Many people consider mathematics a waste of time. I disagree.

There are so many basic mechanisms in life which go back to simple mathematical concepts, especially of statistical nature. And too many people act all surprised by the (all too foreseeable) outcomes.

Especially the concepts that are of statistical nature lend themselves to be played around with numerically. In the posts of the present category, that’s what I typically do. Doing so helps me to solidify some intuitively preconceived understandings; and the result is easy to share when such a concept comes up during a discussion.

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The ``one factor at a time (OFAT)'' approach isn't suited if there is an interaction factor present in a multi factor experiment. In the present post I explore the shortcomings of the OFAT versus factorial approach in more detail. In a first post about Designed Experiments, I have shown the…

From time to time I want to optimize a system, or at least explore how sensitive it is to changes. For example, I may want to optimize (i.e. reduce) the curing time of an epoxy, with the parameters being the curing temperature and the dispensing quantity or method. Or maybe…

Let's say we conduct a fail/pass test. We subject $n_\mathrm{s}$ samples to an accelerated (representative) life test of $m=1$ lifetime equivalents. The test is considered a success if $100\,\%$ of the $n_\mathrm{s}$ samples survive. Yet, this leaves the important question of how certain can we be that the population as…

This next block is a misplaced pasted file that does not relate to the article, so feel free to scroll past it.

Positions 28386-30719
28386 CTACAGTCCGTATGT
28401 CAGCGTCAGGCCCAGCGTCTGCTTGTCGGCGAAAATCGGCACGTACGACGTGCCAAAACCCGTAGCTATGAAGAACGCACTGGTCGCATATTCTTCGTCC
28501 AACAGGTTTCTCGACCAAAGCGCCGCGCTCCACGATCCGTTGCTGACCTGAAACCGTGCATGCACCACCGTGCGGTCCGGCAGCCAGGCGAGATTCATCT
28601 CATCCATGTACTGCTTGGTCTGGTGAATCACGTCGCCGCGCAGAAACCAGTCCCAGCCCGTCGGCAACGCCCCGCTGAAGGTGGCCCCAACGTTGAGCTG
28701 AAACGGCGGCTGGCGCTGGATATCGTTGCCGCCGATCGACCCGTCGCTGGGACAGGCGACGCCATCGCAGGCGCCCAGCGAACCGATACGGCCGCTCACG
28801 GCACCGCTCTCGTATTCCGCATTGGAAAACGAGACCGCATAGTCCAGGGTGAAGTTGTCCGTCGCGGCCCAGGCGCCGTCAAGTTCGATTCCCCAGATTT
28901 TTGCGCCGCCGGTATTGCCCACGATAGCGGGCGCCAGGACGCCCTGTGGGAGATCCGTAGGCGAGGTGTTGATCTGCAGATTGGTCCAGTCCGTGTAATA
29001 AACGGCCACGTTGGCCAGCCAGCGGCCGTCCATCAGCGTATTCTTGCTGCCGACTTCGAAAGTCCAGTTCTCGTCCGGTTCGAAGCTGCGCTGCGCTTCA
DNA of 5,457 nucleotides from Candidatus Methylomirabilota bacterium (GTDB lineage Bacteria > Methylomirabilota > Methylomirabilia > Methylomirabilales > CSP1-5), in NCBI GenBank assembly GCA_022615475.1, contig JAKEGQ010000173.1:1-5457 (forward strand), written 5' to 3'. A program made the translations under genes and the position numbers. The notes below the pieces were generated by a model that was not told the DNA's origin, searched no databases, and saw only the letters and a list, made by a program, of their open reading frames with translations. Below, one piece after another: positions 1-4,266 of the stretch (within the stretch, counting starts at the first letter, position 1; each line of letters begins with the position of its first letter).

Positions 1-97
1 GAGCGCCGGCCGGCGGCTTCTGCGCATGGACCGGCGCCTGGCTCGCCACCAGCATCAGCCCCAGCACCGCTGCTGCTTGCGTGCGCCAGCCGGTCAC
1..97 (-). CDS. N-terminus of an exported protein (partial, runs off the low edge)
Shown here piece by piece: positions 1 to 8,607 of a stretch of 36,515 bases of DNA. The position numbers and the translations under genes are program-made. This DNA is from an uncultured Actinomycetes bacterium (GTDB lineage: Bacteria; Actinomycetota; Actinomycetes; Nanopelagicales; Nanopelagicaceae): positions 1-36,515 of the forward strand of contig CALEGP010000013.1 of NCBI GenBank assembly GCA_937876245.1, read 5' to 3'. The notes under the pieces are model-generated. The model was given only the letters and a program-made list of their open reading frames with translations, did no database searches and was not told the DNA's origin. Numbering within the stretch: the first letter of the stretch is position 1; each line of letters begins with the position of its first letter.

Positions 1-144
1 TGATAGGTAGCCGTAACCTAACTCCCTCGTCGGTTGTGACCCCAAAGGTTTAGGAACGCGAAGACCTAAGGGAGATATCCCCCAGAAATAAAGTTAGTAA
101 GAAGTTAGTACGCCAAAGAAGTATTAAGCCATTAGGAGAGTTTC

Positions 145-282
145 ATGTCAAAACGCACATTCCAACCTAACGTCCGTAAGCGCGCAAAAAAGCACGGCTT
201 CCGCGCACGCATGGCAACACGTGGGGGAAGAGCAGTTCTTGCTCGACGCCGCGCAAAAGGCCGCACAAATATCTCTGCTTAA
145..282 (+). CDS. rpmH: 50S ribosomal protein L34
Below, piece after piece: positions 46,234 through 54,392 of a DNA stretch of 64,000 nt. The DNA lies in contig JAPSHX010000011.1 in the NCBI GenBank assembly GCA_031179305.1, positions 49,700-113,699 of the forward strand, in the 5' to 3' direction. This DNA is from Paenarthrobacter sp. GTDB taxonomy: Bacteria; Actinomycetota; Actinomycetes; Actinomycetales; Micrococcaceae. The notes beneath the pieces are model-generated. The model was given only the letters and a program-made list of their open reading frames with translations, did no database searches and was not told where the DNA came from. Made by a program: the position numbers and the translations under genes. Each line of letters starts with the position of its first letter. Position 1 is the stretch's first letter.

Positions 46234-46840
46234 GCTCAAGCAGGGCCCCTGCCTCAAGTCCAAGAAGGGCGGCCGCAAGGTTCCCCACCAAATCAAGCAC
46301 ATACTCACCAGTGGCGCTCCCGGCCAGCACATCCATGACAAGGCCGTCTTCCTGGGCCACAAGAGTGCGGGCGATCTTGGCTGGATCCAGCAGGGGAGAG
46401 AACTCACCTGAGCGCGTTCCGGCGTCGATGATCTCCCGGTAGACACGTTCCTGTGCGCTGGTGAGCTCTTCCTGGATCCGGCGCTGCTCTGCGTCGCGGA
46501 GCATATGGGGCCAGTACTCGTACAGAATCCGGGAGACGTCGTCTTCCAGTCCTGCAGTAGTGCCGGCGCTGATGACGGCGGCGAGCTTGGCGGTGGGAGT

As discussed in another post, the signal to noise ratio (SNR) in a measurement generally improves proportional to the square root of the number of individual measurements. While I have motivated and derived the square root argument heuristically in this other post, in the present one I want to add…

The signal to noise ratio (SNR) in a measurement generally improves as one increases the acquisition time, or as one adds up over an increasing number of individual measurements, respectively. The scaling behavior is approximately proportional to the square root of the number of individual measurements. In this post I…